The president said he had asked Attorney General Janet Reno to convene a meeting of U.S. attorneys, FBI agents and officials from the Bureau of Alcohol, Tobacco and Firearms to coordinate investigations under civil rights and other laws.

But the president also said that any lasting solution rested o Americans reaching across racial lines to "show the forces of hatred that they cannot win."

Clinton ignored Republican critics who said his visit to the Sout Carolina arson site was little more than a campaign stunt designed to strengthen his already strong support among black voters.

But several black leaders rebuked Clinton's GOP critics, wh included House Majority Leader Dick Armey of Texas and South Carolina Gov. David Beasley.

Richard Allen Leonard, a South Carolina African Methodis Episcopal Church elder, said those questioning Clinton's motives were "mean and cruel and spiteful people" who did not want racial harmony.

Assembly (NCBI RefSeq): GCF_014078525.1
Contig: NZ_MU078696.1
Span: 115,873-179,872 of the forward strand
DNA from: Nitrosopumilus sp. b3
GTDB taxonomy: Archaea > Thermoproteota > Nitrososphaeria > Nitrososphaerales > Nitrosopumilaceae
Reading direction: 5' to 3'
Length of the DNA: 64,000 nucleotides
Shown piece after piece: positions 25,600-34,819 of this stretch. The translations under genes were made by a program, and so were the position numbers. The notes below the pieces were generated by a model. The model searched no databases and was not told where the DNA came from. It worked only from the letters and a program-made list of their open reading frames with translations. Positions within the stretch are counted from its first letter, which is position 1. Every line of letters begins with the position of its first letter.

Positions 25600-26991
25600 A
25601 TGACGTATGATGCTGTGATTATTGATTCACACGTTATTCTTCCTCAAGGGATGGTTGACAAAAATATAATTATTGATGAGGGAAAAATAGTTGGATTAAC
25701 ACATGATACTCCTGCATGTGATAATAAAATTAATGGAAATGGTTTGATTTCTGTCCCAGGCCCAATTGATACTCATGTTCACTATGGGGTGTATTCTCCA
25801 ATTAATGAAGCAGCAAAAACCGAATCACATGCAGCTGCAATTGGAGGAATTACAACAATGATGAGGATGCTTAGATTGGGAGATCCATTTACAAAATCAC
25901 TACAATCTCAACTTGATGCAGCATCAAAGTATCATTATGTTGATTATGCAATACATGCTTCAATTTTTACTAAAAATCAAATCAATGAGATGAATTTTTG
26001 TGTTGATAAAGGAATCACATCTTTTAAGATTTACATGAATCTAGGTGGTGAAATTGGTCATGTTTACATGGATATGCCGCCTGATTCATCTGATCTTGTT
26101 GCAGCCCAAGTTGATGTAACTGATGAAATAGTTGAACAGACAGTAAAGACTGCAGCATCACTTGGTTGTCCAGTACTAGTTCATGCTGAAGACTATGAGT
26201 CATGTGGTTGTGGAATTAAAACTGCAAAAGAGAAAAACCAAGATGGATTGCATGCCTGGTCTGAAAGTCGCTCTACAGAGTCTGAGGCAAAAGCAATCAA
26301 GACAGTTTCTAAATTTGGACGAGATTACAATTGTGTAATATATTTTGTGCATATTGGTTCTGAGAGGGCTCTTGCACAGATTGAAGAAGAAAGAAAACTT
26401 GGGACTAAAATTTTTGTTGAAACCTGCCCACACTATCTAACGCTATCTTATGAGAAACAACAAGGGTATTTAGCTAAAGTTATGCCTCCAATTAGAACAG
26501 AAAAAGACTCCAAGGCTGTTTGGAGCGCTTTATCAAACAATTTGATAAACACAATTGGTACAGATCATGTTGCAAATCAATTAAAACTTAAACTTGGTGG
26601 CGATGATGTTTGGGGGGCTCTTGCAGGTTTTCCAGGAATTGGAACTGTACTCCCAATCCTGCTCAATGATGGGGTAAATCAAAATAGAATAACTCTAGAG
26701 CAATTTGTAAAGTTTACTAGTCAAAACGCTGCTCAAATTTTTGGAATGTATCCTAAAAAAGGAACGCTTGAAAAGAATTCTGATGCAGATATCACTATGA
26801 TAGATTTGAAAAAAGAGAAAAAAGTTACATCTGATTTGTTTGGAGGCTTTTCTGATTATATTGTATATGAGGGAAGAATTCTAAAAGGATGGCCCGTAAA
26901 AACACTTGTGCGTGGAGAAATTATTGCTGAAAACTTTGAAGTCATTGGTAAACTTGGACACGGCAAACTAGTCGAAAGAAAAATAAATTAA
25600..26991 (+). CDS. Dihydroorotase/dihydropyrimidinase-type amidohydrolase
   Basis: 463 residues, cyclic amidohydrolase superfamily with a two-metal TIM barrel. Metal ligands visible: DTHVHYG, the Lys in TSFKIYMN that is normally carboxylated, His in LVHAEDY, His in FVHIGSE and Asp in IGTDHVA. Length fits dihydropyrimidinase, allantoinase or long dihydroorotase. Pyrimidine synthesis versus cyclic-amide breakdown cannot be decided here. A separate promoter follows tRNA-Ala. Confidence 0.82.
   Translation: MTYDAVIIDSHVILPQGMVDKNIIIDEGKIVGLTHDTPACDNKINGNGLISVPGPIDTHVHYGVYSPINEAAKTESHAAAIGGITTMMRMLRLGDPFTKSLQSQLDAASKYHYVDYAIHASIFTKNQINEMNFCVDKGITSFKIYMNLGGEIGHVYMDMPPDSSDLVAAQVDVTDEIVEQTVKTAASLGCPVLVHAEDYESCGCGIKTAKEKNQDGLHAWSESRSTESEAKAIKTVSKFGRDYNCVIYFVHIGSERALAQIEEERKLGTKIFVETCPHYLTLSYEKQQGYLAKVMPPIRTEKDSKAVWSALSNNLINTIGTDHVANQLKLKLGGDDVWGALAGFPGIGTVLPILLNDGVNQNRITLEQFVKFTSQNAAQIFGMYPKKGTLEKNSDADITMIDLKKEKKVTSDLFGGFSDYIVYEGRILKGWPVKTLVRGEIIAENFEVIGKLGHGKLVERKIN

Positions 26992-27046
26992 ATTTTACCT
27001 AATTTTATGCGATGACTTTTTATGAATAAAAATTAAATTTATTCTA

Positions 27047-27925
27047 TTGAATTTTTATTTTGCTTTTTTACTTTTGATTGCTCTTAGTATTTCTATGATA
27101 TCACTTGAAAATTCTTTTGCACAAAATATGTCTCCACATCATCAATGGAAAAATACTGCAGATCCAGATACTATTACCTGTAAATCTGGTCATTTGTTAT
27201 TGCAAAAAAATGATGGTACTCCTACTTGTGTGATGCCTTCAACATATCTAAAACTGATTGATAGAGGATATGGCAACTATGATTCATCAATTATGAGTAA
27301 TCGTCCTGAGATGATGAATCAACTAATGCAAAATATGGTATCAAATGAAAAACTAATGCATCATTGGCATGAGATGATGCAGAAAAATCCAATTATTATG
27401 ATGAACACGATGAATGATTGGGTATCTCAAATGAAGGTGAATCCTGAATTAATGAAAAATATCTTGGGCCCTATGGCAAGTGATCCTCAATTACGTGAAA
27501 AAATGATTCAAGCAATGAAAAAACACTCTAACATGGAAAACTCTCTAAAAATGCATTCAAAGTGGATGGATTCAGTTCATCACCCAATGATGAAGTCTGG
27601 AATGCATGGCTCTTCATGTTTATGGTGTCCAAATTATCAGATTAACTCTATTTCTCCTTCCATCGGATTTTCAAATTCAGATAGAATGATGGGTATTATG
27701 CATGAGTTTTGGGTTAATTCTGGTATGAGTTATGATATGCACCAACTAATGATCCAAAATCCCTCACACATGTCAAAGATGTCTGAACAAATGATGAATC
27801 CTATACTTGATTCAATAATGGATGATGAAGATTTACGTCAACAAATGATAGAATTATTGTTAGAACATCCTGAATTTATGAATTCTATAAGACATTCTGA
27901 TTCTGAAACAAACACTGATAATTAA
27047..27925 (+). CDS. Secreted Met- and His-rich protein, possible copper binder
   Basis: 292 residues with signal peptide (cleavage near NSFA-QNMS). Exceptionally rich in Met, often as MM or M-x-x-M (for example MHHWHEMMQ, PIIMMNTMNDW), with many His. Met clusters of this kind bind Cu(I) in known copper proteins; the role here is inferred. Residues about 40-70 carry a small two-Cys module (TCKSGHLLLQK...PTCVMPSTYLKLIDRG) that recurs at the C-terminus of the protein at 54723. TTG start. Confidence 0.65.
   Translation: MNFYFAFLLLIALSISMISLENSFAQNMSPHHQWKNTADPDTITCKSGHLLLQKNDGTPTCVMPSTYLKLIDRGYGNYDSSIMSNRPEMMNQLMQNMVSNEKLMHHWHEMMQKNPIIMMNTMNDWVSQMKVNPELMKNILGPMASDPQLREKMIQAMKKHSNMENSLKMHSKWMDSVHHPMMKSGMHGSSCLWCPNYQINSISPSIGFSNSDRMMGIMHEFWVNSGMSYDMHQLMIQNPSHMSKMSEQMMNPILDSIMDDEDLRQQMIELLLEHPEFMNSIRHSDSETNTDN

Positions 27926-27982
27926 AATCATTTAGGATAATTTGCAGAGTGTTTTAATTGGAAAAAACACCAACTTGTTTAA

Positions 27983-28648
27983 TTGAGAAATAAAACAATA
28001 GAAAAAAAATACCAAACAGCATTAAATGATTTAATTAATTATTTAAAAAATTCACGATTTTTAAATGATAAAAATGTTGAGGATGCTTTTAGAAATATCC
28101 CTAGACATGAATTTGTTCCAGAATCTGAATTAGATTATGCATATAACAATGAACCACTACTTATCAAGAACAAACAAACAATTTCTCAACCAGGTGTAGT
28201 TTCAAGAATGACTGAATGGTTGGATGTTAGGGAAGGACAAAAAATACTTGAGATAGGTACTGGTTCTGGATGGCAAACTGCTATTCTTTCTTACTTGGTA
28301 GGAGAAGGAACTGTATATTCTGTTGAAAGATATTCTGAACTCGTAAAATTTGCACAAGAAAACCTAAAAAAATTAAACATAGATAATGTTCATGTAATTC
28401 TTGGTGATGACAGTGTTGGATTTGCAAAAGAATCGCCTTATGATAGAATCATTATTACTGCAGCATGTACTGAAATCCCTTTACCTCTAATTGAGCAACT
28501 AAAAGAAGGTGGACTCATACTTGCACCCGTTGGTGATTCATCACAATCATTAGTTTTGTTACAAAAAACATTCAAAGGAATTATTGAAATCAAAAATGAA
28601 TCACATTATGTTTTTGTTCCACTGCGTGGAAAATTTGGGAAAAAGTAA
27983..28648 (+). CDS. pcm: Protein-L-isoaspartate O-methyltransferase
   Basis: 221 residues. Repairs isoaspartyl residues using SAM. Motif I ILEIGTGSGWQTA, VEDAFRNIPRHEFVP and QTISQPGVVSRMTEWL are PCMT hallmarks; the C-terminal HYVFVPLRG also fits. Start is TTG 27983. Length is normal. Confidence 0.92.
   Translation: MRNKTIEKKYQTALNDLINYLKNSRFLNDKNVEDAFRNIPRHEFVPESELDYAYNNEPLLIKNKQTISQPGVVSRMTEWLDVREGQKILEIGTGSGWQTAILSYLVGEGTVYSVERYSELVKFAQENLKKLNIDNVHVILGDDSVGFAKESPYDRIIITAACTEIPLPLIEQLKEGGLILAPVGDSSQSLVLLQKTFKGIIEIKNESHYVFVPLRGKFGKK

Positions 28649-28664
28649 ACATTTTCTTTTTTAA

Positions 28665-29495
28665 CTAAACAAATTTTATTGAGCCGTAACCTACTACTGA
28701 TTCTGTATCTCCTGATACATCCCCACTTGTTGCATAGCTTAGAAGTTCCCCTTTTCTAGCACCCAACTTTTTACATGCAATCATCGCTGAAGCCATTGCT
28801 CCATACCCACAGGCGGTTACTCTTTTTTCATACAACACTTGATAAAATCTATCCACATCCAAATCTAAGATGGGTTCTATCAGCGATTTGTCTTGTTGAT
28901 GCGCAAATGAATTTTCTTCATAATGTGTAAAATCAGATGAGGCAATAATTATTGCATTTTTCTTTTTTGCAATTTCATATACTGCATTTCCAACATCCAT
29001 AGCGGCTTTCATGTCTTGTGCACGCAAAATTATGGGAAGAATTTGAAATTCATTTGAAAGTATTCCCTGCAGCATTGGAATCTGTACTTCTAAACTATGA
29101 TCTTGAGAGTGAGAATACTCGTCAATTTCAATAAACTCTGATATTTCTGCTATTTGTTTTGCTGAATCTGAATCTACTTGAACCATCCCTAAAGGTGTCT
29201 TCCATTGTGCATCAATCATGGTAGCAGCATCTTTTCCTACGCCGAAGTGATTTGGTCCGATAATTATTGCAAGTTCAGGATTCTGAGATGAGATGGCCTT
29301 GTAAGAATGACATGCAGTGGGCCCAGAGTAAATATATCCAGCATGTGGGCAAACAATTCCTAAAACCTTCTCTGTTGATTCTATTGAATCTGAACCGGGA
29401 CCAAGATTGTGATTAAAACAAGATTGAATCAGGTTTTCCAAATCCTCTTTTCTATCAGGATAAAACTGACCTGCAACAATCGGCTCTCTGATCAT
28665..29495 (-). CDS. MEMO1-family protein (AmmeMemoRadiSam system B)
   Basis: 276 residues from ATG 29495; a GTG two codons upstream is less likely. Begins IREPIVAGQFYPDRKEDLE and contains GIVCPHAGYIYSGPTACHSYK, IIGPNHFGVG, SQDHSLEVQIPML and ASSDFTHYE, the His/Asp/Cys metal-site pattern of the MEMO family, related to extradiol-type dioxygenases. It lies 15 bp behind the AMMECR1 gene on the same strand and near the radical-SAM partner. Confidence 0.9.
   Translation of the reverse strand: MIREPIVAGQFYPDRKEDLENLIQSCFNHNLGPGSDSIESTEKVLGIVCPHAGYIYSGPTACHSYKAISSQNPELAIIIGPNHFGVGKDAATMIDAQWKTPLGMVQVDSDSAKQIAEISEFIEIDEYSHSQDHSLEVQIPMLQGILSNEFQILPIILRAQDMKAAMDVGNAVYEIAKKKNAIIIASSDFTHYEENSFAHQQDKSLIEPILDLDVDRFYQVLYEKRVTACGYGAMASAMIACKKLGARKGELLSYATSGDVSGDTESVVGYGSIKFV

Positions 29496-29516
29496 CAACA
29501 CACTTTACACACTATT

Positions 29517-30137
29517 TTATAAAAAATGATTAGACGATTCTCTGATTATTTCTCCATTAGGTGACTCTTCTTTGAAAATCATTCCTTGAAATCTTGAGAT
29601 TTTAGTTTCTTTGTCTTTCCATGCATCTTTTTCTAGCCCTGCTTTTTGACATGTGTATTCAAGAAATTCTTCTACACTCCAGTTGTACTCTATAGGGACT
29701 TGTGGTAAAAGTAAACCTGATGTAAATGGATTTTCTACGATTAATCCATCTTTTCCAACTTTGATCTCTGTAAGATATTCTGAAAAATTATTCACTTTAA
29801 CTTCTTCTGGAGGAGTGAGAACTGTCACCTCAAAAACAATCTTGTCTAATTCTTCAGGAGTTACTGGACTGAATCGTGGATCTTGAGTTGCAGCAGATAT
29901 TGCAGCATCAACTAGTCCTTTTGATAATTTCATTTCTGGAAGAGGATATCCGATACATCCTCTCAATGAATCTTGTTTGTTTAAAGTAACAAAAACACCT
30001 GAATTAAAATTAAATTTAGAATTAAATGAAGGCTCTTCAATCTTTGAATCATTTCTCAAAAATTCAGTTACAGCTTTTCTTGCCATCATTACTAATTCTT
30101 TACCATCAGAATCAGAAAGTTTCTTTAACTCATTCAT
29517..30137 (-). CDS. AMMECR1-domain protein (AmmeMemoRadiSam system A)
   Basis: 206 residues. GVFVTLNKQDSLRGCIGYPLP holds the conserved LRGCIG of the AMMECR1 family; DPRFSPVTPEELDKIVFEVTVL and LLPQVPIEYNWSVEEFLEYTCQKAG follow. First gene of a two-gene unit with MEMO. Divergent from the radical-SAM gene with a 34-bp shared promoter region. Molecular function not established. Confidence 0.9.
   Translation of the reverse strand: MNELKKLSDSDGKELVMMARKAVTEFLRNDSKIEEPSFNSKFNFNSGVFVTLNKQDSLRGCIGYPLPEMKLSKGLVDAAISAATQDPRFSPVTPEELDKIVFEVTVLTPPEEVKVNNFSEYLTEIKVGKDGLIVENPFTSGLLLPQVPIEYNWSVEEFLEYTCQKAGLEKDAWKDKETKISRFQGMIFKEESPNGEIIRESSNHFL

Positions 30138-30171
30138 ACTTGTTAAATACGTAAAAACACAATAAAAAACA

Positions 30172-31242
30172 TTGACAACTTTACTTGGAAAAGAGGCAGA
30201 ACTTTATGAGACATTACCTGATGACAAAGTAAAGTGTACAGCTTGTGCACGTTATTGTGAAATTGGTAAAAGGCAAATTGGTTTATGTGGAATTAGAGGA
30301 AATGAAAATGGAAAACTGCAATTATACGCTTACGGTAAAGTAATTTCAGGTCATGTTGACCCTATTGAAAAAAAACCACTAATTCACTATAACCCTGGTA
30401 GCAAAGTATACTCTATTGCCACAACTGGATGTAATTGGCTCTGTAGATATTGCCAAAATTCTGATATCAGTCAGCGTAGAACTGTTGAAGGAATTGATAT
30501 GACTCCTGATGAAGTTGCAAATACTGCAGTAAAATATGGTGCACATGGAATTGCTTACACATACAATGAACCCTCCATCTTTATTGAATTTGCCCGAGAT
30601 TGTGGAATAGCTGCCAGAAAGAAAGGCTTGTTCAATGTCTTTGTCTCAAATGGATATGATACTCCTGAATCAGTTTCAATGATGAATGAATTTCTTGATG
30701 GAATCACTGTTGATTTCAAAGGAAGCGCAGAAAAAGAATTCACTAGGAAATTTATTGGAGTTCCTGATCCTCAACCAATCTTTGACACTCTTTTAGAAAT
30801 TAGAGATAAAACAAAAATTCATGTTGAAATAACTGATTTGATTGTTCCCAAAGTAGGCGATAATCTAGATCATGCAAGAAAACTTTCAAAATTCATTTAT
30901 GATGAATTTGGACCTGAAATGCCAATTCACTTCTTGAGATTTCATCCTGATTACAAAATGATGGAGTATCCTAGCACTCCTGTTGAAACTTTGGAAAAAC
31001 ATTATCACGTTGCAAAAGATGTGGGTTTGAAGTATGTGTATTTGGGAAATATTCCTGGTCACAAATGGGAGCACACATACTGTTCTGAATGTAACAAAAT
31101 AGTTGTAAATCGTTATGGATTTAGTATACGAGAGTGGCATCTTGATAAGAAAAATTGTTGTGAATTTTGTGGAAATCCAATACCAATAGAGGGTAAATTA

"No KKK, no skinheads, no Nazis, no nasties, no Republicans, n pharisees - nobody turn us around," Leonard said.

The Rev. Jesse L. Jackson said Republicans "are sendin signals, they are sending messages" by trying to repeal affirmative action programs and cut federal financing for agencies that enforce anti-discrimination laws. He specifically criticized House Speaker Newt Gingrich and GOP presidential nominee Bob Dole.

Other civil-rights leaders are equally adamant on the need to address the spate of fires.